Millions of UK parents facing food insecurity this winter

New data being released today by the Food Foundation shows that increases in fuel and food prices mean people are going to have to choose between eating and heating in the coming months. This will likely be worse for households with children.

The cap on energy bills was increased by 12% on 1 October. The data also shows that people who are already on prepayment meters will be worst affected (an estimated 4 million households are on prepayment meters).  The choice will be stark – put money in the metre or buy food. In the past year, 73% of households with children on prepayment meters report having had to cut back on food spending to pay their energy bills (FF data).  80% report that they would consider cutting back food spending further in the context of the fuel price rises (FF data).

Food prices are also likely to start rising as a result of the knock-on effects of the HGV crisis, labour shortages especially in the hospitality sector, rises in prices of CO2 and increases in world food prices. Price rises of 5% are predicted in the coming weeks – with a potential second wave of increases in the new year.

Not only are prices rising, but income for many will fall due to the end of furlough and in early October, households on Universal Credit will start feeling the effects of the £20 cut to their household income.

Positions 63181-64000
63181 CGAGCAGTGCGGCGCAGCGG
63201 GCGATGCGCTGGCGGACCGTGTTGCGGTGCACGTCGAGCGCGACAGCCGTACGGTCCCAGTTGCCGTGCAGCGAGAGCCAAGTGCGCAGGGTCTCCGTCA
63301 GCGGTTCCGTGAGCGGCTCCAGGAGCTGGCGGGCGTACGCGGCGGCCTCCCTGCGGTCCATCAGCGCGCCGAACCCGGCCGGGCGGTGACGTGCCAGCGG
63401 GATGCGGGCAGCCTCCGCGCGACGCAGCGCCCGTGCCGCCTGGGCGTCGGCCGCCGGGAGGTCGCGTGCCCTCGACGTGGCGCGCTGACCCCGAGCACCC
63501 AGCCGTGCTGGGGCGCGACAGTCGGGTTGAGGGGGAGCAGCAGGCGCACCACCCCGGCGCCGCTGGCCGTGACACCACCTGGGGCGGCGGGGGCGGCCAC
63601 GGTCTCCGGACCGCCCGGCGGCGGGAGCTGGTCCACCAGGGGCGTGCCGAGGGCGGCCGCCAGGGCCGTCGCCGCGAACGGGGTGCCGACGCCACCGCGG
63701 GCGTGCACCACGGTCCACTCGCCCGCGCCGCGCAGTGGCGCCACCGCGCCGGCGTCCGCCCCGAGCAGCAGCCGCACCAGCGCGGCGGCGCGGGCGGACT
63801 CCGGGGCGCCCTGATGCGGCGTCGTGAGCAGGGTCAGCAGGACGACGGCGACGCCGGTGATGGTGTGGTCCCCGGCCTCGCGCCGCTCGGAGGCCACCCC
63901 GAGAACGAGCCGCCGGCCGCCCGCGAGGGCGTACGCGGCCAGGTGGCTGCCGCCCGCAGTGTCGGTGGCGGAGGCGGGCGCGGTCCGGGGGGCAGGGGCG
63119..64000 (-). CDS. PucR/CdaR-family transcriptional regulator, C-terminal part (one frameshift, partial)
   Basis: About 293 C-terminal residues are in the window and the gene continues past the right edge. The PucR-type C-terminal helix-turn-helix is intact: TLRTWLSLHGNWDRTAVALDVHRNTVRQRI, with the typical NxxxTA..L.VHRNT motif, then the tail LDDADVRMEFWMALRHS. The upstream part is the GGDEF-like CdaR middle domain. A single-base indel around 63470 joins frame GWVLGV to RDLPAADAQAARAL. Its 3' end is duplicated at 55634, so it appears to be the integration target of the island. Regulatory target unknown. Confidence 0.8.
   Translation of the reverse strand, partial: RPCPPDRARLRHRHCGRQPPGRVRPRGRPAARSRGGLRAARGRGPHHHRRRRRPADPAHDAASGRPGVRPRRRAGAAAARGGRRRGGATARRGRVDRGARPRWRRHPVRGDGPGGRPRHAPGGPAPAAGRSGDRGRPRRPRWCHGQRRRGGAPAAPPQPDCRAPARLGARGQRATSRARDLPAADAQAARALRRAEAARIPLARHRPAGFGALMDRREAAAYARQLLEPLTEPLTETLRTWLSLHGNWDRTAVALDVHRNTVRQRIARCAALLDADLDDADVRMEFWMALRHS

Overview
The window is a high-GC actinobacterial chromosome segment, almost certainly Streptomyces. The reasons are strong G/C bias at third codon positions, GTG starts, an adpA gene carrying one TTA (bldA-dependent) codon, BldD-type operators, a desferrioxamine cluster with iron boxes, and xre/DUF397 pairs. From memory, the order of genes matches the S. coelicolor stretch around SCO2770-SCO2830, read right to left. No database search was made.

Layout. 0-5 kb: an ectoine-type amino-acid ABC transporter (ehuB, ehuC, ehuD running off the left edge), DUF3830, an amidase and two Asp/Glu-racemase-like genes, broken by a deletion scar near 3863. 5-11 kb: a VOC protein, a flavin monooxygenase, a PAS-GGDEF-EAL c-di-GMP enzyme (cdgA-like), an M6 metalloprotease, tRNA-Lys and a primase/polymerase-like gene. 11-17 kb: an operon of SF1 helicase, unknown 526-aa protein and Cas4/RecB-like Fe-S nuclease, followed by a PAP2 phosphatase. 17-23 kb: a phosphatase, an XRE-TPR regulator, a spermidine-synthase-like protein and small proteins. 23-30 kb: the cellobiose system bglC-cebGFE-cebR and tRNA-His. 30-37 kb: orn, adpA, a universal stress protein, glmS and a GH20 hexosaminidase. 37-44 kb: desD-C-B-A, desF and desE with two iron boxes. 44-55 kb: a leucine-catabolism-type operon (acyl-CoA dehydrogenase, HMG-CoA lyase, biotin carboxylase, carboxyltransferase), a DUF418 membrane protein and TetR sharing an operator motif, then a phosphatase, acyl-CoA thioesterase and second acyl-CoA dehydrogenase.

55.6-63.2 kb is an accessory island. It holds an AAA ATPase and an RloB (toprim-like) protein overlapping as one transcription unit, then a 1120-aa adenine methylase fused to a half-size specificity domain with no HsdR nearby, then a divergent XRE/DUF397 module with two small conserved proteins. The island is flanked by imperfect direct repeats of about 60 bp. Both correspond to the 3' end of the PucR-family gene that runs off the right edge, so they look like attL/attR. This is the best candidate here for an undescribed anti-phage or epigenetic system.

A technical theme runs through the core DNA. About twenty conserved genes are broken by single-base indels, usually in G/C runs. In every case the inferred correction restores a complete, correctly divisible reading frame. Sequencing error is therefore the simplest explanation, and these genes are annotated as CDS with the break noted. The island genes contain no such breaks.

Joseph Rowntree Foundation estimates that for a couple with two children earning less than £20k annually and on Universal Credit, they will be approximately £130 worse off per month with the combined effects of the price increases and the cut in Universal Credit. This is the same amount which an average individual in the poorest 10% of households spends on their entire monthly food and drink budget (reference).

Food banks are already seeing shortages in food supply so will be unable to support more people struggling over the Autumn and Winter, reports the Food Foundation.

Children living in fuel poor homes are at greater risk of health problems especially respiratory problems , which is particularly concerning in the Covid context. 55% of households with children are worried their children’s health and wellbeing will be affected because they can’t afford their energy and food bills in the context of these rises (FF data).

Marcus Rashford’s #WriteNow campaign calls on the general public to write to their MPs and support urgent action to End Child Food Poverty.

He is calling on Government to urgently support three recommendations and include the funds needed in the Autumn Spending Review expected on 27 October. This follows his previous campaign when over 1.1 million people signed a petition on the parliamentary website.

The three recommendations Marcus is supporting, part of Henry Dimbleby’s National Food Strategy, will guarantee that every child at risk of going hungry gets some good food every day. They are:

  1. Expand Free School Meal eligibility to all children aged 7-18 in all households earning £20,000 or less after benefits, and to children that are undocumented or living in households with the NRPF immigration condition.
  2. Provide long-term funding for the Holiday Activities and Food Programme, increasing eligibility in line with Free School Meal expansion.
  3. Expand Healthy Start eligibility to all households earning £20,000 or less after benefits with pregnant women or children under five and invest in a communications campaign to increase awareness and uptake of the scheme.

Anna Taylor, Executive Director of Food Foundation said: “We need the Government to get ahead of this crisis before winter sets in when the consequences become much more serious. Government needs to U-turn on the Universal Credit cut and establish a minimum nutritional safety net so that at risk children get at least one decent meal a day.”

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